by industry and good management the
case of a fanner in Filmore county is
given by the Fairmount Signal. In
1S90 his mortgage indebtedness was
$2,000, his crops failed and he ran be
hind ?2."0. Last year from the sale of
grain raised on his farm he paid his
mortgage debt and all his expenses, had
his cattle and hogs left, 1,000 bushels of
corn in the crib anA money on hand.
A meeting of delegates from the Ne
braska Butter and Egg Dealers' associ
ation was held in Fremont the other
dav. The meeting was for a conference
witn represemaiives oi w
with representatives of the eastern as-
sociation. embracing Michigan, Indiana,
Ohio and New York. The object of this
conference was to discuw matters of
mutual interest, the principal one of
which was with reference to railroad
rates. It is desired to get the same
rates on shipments as are now made to
the dressed beef men.
Great preparations aic being made
at Omaha for the convention of the
Nebraska State Business Men's associa
tion which convenes in that citj on the
evening of June 14. Each local branch
is entitled to one delegate for every
ten members and one for every fraction
thereof. The presidents of the local
branches are delegates at large by
virtue of their office. Towns that do
not have local branches are entitled to
one delegate, which delegate will be
entitled to all privileges of the floor ex
cept to vote.
Dcring the recent storm the roof of
the sod-school house at Butka, Loup
county, caved in. Sehxrt was in ses
sion, but the presence of mind of the
teacher in ordering the scholars to drop
over towards the wall probably pre
vented loss of life.
W. II. Henderson, a former highly
respected citizen of Omaha, was recent
ly arrested in Philadelphia on the
charge of forgery to the amoant of 40.
000 as head of the Henderson Loan &
Trust Co., of Omaha. The alleged
forcery s committed about a year
ago and tne accuse-" .ui ""-
until recently when he was discovered
mM Grata Ratiaajf
- -. .
s""r. .- -
A COMMITTEE SCENE.
ConffrrMHian Enloe Creates a Scene at tho
Raum Investigation The Congressman
Calls the Commissioner a Liar and At
tempts to Asrault Him.
Washington, April 27. There was a
remarkable scene yesterday in the room
where the Raum investigation was pro
ceeding. Representative Enloe, one of
the prosecutors in
the case, called Com
missioner Raum a
liar and attempted
to make a personal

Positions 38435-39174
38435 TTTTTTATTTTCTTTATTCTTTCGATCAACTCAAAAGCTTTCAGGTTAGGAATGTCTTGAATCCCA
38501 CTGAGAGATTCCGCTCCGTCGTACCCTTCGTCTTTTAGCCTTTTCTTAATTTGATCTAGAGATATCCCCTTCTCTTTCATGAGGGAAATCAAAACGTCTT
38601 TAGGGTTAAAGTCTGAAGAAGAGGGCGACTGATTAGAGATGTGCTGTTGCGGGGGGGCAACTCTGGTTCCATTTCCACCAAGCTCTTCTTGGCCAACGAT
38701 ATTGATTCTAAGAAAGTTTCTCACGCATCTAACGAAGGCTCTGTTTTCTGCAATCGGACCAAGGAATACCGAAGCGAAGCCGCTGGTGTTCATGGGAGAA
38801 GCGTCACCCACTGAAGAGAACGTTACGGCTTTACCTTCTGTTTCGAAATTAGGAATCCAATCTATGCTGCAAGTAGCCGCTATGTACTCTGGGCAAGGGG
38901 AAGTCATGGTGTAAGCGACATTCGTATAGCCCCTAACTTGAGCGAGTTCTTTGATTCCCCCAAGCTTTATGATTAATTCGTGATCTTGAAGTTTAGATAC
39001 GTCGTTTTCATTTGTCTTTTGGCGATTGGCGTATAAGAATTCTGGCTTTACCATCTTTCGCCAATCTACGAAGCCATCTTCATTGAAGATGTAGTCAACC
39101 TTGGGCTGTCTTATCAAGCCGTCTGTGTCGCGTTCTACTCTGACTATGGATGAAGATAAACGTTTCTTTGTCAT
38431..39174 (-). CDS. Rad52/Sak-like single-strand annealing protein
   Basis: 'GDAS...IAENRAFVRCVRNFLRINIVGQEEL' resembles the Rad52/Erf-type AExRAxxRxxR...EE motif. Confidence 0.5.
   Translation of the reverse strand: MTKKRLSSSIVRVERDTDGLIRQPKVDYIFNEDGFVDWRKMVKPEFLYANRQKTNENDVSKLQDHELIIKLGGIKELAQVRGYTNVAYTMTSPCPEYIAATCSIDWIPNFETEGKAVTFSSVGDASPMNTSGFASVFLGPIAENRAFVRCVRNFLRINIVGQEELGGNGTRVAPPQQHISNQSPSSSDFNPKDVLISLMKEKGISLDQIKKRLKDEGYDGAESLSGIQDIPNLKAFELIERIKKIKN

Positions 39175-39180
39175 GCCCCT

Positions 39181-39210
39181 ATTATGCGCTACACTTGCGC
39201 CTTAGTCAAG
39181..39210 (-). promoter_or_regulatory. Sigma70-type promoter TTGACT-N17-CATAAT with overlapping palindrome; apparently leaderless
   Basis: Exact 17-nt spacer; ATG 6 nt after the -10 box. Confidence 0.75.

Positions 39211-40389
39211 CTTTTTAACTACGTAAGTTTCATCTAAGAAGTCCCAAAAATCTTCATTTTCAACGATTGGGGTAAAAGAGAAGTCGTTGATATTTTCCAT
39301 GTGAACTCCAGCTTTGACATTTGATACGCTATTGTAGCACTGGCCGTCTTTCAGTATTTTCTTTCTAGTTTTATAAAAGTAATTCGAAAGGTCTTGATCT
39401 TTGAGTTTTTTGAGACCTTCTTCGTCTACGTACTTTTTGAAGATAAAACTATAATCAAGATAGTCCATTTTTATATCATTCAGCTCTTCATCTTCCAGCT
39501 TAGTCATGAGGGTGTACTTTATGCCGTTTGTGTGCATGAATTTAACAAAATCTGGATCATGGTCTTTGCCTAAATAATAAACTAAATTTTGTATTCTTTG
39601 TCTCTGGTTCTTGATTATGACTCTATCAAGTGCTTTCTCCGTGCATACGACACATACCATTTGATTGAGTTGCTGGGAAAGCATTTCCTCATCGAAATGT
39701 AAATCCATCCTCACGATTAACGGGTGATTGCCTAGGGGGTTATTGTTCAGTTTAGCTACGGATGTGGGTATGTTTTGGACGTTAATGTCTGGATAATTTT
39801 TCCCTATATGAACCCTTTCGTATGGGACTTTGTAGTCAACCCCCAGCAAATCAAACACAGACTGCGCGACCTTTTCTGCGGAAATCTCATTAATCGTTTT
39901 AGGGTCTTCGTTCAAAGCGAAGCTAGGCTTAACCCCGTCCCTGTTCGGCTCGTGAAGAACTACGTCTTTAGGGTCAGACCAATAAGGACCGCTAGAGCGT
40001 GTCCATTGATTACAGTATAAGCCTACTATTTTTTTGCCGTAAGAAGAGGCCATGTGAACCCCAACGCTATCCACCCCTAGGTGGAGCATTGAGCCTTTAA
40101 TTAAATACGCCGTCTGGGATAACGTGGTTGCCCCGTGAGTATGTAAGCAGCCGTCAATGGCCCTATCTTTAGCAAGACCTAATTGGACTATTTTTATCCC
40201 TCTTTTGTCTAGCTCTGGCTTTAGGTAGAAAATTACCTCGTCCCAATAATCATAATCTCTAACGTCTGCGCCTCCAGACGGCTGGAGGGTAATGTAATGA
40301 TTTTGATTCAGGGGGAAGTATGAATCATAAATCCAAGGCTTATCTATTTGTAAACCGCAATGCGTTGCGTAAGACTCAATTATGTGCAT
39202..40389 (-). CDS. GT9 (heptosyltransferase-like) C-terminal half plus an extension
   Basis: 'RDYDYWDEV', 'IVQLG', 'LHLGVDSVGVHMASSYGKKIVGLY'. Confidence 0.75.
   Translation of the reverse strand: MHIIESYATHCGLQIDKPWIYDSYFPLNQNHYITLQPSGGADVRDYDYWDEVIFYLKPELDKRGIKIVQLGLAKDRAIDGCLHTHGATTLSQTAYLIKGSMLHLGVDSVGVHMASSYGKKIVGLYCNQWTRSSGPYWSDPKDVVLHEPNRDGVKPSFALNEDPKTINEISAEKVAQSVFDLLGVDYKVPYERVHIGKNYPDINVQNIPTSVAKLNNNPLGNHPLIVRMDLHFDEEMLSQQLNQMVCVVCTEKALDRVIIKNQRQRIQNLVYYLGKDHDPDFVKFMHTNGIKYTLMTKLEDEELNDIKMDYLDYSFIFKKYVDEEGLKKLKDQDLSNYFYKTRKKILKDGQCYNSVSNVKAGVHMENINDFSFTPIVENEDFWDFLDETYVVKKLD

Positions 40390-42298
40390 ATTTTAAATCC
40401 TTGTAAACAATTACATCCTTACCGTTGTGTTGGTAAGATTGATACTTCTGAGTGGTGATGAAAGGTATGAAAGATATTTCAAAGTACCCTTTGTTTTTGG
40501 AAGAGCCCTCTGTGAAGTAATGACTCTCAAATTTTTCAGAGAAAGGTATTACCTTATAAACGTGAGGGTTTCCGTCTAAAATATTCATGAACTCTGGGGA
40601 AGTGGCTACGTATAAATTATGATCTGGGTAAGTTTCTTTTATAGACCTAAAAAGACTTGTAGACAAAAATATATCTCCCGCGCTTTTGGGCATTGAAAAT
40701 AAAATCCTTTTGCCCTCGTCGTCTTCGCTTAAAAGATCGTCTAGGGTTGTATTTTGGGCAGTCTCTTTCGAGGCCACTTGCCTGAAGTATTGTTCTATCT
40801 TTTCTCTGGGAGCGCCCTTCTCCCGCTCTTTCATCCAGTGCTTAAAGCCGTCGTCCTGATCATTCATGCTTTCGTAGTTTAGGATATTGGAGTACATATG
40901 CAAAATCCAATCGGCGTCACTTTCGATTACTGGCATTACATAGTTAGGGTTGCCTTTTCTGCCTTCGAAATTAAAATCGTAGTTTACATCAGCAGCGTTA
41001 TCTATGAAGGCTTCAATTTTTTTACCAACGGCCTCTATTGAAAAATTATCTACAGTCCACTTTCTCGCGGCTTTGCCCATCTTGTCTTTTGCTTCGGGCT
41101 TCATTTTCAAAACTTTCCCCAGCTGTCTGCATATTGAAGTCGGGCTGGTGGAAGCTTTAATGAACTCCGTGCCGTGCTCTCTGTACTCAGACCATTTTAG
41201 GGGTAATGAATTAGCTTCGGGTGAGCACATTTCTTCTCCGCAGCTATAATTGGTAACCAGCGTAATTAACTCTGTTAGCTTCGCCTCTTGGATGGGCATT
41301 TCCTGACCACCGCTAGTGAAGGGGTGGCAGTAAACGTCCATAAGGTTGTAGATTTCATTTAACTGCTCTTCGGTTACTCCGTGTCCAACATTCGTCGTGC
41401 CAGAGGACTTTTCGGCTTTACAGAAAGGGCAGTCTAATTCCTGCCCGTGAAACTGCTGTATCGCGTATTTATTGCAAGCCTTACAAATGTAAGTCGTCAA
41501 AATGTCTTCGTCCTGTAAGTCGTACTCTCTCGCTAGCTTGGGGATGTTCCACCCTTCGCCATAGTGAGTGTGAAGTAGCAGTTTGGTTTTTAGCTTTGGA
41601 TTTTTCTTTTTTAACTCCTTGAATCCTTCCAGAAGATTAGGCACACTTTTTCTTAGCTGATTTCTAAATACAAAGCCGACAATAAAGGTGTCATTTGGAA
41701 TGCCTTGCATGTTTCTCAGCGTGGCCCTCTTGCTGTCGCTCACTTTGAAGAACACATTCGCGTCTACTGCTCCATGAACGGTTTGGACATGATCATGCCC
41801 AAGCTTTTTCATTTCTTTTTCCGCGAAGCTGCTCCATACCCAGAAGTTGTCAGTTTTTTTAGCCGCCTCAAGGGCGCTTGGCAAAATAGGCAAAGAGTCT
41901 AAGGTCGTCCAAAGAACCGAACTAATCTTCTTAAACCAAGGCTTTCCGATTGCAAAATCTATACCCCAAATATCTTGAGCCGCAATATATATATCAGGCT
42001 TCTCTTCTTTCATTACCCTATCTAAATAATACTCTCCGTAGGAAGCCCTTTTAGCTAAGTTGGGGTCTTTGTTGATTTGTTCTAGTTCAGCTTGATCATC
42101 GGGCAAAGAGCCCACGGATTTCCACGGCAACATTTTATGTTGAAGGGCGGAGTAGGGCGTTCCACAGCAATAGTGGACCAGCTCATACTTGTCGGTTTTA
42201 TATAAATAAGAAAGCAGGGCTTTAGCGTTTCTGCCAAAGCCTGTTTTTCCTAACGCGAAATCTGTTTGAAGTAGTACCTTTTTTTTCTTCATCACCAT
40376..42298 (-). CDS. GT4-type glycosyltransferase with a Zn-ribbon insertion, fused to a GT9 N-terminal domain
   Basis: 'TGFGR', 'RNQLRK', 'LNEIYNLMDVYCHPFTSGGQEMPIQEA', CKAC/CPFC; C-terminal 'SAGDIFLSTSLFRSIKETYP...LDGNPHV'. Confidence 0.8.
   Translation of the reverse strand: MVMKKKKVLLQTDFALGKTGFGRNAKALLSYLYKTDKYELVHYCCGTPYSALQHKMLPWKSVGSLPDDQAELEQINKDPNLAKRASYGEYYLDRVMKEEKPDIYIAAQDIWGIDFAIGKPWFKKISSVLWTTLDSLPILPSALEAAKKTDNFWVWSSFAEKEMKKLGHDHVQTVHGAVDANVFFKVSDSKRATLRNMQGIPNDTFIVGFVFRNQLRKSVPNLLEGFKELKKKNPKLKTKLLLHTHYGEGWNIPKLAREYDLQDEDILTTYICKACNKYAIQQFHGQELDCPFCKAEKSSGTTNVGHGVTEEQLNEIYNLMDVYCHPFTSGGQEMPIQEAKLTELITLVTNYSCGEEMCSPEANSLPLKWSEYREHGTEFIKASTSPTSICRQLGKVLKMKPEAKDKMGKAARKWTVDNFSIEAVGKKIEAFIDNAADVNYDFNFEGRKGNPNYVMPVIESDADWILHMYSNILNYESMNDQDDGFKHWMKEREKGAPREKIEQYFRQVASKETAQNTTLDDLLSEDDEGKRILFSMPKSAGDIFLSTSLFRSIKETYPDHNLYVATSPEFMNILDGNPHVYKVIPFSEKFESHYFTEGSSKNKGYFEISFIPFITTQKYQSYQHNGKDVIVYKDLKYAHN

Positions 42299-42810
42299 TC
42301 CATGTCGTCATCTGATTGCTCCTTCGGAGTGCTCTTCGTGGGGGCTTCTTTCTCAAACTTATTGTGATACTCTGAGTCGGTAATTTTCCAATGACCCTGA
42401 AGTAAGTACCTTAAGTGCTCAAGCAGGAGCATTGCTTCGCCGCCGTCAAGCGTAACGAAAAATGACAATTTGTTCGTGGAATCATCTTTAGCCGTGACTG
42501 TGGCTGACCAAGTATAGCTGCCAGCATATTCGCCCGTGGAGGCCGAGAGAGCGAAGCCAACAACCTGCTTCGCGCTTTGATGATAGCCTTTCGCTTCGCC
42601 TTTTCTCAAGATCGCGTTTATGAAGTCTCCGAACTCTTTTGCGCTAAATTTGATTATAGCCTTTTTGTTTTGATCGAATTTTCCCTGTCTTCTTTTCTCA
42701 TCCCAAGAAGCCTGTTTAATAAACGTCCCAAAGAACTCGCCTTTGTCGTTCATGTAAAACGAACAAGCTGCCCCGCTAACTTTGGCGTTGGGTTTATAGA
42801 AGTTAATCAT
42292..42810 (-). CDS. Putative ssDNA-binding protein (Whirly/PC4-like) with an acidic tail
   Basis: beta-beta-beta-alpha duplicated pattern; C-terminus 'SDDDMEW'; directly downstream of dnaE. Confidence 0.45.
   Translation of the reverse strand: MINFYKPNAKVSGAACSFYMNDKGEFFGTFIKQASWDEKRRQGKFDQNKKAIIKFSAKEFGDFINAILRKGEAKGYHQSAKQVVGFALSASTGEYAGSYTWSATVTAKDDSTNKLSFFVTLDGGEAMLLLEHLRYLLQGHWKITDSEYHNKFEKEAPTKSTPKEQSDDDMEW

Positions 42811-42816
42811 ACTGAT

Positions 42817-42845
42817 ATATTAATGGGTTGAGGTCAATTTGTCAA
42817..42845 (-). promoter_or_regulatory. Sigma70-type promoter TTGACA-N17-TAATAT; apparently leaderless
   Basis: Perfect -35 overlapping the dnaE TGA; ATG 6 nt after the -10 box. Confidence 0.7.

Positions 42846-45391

assault upon him
and was only pre
vented from carry
ing out his purpose
by the interference
of other members.
The utmost excite
which was duelled
green r. raum. only by a prompt
adjournment The trouble began with,
an inquiry as to whether or not Com
missioner Raum himself had not fur
nished Special Examiner Greenwalt
with ?15 to be used for the purpose of
entrapping an attorney named Foote, of
Kalamazoo, Mich., suspected of being
engaged in buying forbidden informa
tion in reference to pension cases.
The commissioner said that he had
not given Mr. Greenwalt the mone.
Mr. Enloe asked if after an adjourn
ment of the committe on a previous day
Mr. Raum had not, right at the table
around which they were sitting, so
stated to him (Mr. Enloe).
The commissioner replied that he had
not, for such was not the fact
Mr. Enloe repeated the query several
times, which led Mr. Payson to inquire
if Mr. Enloe did not already have a suf
ficiently square denial from the witness.
Commissioner Raum, turning round
in his chair, added: "Do you want
another denial?"' addressing himself to
That gentleman Hushed quickly at
the remark and exclaimed hotly: "You
are a liar: you did say so." He then rose
to his feet and in his excitement grasped
a small glass sponge
cup on the table in
front of him, made
a forward move
ment to get at tin
was sitting in the
witness chair across
1 he table. The sud
denness of the vio-
1ikvt trir T nf.
AV.A4b kUt tlUlk W. 41. -,-
fairs took all hantlsftfe
and one or two
others were seated
in chairs between
Mr. Enloe and the R. A. enloe.
witness. They rose as quickly as possible,
as did Commissioner Raum, who be
came almost as excited as his op
ponent The members of the commit
tee and Mr. Cooper seized Mr. Enloe
and held him before he could get
around the corner of the table. They
forcibly prevented him from proceeding
further and in the confusion Mr. Enloe
exclaimed: "You did say it" To
which the commissioner retorted: "I
say I didn't"
As Mr. Enloe at this made an effort
to free himself the commissioner shout
ed: "I don't want to have any trouble
with you, but the man don't live that I
Mr. Enloe renewed his struggles, but
his efforts to get away were unavailing.
The commissioner reiterated, "The man
don't live that I fear," and then to avoid
trouble he took up his hat and marched
out of the room, Chairman Wheeler,
just as he was going out of the door,
calling out that there was no need for
the witness to leave as he would bo
Judge Payson remarked that the wit
ness had a rijrht to leave when lie was
treated, to which Mr. Wheeler re-
plied that the committee had protected j
and would protect the witness. j
To Mr. Enloe Mr. Wheeler expressed J
regret at the scene, said that he could j